activists baffled by Grits' inaction
Monday, December 15, 2003
A year after
a coroner's jury recommended the end of lifetime bans for social assistance
recipients, advocates still wait for action
Local News - One year after a Sudbury coroner's jury called on the province to drop its lifetime ban for those convicted of welfare fraud, the recommendation has not been acted on.
The jury was probing the death of Kimberly Ann Rogers, who was found guilty of welfare fraud for accepting student loans while also receiving social assistance.
She was sentenced to house arrest.
Rogers, 40 and pregnant, died in her apartment on Aug. 9, 2001, while serving her sentence.
The first of 14 recommendations handed down by the five-member jury, a year ago today, called for the province to drop its lifetime ban saying it had a "devastating and detrimental effect."
Under rationale for the recommendation, the verdict form reads, "to prevent anyone of having to go without food and/or shelter," and "to prevent the death of impoverished individuals."
Rogers' death and its cause, sparked outrage across the country and led to the formation of a committee fighting for welfare reform in Rogers' name.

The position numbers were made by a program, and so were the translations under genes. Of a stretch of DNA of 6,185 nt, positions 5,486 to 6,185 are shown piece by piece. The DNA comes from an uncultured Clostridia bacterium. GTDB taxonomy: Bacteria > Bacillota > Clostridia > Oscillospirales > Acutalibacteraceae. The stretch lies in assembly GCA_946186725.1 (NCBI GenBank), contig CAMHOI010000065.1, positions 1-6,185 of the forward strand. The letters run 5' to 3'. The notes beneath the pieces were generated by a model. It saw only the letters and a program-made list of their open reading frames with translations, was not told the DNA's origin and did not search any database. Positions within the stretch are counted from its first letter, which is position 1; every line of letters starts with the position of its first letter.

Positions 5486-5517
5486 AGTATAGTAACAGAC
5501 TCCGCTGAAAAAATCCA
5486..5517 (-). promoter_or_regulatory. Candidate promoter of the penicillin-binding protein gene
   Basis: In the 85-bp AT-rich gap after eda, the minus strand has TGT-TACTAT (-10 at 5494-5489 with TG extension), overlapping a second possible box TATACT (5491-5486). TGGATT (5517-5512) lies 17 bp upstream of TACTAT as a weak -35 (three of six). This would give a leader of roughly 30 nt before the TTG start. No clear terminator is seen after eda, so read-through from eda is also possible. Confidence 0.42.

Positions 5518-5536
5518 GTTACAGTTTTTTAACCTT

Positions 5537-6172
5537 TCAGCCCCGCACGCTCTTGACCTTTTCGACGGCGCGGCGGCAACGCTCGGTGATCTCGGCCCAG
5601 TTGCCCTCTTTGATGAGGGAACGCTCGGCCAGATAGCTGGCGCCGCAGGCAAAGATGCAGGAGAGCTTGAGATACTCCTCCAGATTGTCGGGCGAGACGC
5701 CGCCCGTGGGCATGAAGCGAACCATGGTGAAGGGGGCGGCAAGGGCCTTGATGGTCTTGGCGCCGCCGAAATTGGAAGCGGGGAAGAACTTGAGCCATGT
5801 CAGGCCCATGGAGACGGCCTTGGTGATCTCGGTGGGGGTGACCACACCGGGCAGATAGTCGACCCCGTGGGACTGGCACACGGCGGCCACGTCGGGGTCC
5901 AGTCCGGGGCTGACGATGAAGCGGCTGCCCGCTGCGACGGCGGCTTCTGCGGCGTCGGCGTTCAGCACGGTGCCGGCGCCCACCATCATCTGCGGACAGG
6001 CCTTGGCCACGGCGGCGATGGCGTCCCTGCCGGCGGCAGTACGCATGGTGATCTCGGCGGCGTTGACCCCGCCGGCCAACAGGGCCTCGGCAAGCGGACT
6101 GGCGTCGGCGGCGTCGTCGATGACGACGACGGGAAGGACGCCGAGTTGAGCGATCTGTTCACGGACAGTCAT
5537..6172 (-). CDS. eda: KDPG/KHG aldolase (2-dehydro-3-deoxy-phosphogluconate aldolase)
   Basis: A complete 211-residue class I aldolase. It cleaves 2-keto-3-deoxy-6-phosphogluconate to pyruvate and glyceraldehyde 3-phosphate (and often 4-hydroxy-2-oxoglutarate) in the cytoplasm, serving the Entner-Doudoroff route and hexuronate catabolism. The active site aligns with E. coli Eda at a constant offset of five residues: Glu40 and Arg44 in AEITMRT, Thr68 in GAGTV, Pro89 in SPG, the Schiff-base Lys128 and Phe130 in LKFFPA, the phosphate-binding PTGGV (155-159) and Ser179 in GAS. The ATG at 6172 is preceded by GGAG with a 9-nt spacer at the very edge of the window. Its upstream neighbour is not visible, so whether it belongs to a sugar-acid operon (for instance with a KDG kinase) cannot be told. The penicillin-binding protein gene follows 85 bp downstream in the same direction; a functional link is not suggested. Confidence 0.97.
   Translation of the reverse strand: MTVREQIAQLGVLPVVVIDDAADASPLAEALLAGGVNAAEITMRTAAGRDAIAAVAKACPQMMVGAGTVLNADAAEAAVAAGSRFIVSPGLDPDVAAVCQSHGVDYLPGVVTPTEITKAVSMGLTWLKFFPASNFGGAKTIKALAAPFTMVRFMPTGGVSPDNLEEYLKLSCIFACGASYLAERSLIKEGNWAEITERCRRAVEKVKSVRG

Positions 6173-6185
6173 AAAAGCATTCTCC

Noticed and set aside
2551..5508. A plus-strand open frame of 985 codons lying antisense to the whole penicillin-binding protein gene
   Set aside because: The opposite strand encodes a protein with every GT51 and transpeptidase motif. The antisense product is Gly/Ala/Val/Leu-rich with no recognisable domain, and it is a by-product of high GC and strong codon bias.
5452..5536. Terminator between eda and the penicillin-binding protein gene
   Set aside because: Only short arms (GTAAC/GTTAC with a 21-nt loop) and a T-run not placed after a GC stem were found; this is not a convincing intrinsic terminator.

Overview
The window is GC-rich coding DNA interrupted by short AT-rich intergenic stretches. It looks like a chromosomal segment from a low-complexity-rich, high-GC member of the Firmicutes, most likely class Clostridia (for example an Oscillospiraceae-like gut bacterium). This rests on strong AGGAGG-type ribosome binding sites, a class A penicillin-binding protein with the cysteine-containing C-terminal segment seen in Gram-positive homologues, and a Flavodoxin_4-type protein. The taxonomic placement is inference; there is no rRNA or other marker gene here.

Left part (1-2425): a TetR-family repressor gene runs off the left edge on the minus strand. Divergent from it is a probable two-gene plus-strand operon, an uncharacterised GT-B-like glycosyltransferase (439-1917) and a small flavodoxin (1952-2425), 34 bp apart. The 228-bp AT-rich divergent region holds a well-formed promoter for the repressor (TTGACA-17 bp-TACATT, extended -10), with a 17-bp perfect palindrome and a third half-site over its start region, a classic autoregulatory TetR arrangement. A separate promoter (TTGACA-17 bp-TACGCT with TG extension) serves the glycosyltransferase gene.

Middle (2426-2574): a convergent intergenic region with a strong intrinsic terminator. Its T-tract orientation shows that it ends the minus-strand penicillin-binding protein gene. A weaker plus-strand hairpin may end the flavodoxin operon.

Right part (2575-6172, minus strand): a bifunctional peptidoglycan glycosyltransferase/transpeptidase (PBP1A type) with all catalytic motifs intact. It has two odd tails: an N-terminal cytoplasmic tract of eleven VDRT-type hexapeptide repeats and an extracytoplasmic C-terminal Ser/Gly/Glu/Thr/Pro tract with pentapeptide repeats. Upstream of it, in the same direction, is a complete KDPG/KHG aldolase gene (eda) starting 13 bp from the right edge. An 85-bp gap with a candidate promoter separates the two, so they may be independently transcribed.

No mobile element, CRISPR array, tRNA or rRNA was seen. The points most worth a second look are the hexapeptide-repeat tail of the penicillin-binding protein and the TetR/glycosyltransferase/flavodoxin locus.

Laurie McGauley, who helped launch that movement, said she can't understand the new government's delay in acting on the jury recommendations.
"I'm very surprised that nothing has happened," said McGauley. Removing the lifetime ban for people convicted of welfare fraud will not cost the government any money, she said and "would have been a great message to give to people who are living in poverty that things might start to change."
The Liberal party, which took over the government in Ontario in October, campaigned on lifting the ban, said McGauley so it is puzzling that nothing has happened.
The government has said a $5.6-billion deficit for the previous Progressive Conservative government is delaying some of the things the party wanted to do.
But welfare recipients can't wait, she said.
"It is going to take us years and decades to repair the damage that the Tories have done. But in the meantime, the most poor people in this province can't wait any longer.
"They have been maligned and basically left out in the cold literally for the last eight years. They can't wait any longer."
Sudbury MPP Rick Bartolucci, now a cabinet member in the Liberal government, said the government is committed to carrying out the recommendations of the jury.
"We made very specific commitments during the election with regards to that and I see no reason why we wouldn't be living up to those commitments. I feel a lifetime ban for welfare fraud is not right."
The timeline, however remains uncertain.
An economic statement is to be delivered in the legislature this week, that may provide "a clearer view with regards to the finances of the province," and how quickly the government can move, he said.
The Justice with Dignity Committee will hold a press conference on Wednesday to talk about